One reason for hope on this front: Research scientists at the University of Colorado are gaining ground on a saliva-swab test capable of returning results in 45 minutes. Obviously that’s a game-changer; it’s at the crux of this mission to unleash basketball madness in ’21. If by March there are reliable tests providing results back in under an hour, the chances of holding a tournament drastically improve.
How to handle a team having an outbreak
Hypothetically, the testing situation by March is more streamlined than right now. Quarantining teams for 10 days upon arrival should provide latitude to identify and remove anyone who tests positive between entry in Indianapolis and the start of the tournament.
But of course there is no guarantee for this. The NCAA needs to have a plan for if a team gets compromised by even one positive test. College basketball will not have the scheduling elasticity of MLB. If we have a Marlins or Cardinals situation, there is no going a week-plus without playing a game.
So here’s the harsh reality: if a team has more than one player test positive within 72 hours of the start of the NCAA Tournament, they forfeit. The tournament cannot afford to chance a team-to-team outbreak situation, so the rules must be strict. If only one person tests positive, the rest of the team will be tested daily and their scheduled game will be pushed back by a day or two, allowing for consecutive days worth of tests. If negatives across the board happen for all others on consecutive days, they’re eligible to remain in the tournament. One positive test in that window will force a forfeit.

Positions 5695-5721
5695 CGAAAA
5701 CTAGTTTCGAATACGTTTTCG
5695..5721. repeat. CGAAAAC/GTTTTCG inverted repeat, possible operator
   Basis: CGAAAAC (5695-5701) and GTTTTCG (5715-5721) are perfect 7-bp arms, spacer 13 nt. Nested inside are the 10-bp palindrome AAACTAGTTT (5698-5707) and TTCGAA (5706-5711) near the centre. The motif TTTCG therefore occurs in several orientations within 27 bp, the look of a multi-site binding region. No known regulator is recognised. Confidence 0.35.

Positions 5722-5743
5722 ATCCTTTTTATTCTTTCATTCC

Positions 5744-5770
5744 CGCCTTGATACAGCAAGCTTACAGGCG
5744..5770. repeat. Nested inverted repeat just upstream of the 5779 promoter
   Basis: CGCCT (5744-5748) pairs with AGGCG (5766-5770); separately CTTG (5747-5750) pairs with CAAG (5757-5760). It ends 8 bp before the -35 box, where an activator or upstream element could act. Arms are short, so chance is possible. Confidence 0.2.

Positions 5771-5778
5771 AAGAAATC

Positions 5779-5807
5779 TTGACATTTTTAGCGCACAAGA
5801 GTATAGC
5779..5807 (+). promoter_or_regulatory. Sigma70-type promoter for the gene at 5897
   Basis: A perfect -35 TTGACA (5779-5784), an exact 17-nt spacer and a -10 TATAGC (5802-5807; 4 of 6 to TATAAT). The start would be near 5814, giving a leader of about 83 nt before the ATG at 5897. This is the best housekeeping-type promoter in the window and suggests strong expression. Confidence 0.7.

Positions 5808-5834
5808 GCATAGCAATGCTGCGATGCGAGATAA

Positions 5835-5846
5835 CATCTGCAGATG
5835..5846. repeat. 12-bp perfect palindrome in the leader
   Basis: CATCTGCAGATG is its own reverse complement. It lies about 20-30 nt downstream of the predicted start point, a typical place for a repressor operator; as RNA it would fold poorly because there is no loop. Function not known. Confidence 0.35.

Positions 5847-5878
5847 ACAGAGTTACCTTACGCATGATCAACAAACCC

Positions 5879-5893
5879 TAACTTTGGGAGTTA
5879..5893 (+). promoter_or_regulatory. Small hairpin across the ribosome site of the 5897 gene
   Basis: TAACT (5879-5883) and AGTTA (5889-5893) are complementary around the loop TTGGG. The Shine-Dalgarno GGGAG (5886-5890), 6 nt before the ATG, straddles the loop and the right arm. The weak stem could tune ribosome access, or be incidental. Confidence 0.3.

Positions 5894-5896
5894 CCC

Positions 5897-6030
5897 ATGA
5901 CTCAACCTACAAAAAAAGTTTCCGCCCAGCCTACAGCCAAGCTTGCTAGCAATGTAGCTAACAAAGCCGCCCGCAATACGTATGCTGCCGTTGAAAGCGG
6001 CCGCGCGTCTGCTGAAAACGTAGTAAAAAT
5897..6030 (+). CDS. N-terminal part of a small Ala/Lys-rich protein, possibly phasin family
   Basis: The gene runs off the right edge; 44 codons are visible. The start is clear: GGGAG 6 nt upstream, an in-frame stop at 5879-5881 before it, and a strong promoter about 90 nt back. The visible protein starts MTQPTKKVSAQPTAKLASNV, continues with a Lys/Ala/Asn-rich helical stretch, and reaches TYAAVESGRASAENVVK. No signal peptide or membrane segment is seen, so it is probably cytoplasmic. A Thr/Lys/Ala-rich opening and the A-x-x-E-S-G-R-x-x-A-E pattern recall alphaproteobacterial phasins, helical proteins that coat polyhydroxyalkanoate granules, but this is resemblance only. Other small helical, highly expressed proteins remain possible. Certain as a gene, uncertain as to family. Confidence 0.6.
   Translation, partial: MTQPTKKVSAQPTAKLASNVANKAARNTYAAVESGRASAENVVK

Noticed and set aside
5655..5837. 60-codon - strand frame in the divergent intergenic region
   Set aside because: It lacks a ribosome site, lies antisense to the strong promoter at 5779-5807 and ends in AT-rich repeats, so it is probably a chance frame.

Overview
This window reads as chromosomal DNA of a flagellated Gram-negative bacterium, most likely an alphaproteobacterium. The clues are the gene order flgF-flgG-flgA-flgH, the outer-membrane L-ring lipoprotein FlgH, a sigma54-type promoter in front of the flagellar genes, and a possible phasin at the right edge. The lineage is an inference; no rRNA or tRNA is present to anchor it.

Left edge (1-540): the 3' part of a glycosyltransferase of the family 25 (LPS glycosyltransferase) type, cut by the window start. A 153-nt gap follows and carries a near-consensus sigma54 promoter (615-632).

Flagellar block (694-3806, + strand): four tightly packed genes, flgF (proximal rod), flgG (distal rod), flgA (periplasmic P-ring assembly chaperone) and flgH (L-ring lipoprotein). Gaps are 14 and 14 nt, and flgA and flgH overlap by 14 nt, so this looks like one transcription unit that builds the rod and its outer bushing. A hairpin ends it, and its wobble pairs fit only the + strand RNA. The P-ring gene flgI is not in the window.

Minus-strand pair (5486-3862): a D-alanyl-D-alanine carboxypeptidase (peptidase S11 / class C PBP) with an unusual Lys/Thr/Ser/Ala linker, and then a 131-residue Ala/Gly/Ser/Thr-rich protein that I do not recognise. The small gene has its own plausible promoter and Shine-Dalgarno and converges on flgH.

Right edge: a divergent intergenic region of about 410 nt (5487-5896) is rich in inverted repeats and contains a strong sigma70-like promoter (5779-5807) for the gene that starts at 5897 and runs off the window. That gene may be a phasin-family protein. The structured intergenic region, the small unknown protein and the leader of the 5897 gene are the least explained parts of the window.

If a team is eliminated due to an outbreak right before the tournament starts or even in the middle of it:
To keep things as equitable as possible, if a team is eliminated via forfeit, the three remaining teams in a four-team mini pod will play a two-game round-robin. If a team goes 2-0 against the other two teams, it advances and the other two are eliminated. If all three go 1-1, margin of victory will serve as the tiebreaker for the top TWO teams, and then those two will play a winner-take-all to advance. (You can scale MOV to pace to make it more balanced, so a team like Virginia isn’t necessarily at a schematic disadvantage.) This would apply to the first round just as it would the Final Four. In the unlikelihood we get two teams scheduled to play each other with positive tests, those teams are eliminated and the winner of the other game in that pod moves on. This would also apply if two teams in the same four-team pod in different games had forfeits; the winners would move on to play each other. In the event a team tests positive after winning a national semifinal but prior to the title game, the other team is determined the champion by (underwhelming) default. Should both title-game teams test positive before the final game, a contingency can be put into place to afford only the final two teams to play a national championship game at a later date.
There are many other things to take into account, but this is not an official publication of every rule, every contingency, every health recommendation. It’s a first crack. Someone please make sure this finds its way to Mark Emmert.
Coming Thursday: every bracket format the NCAA should be preparing for in 2021.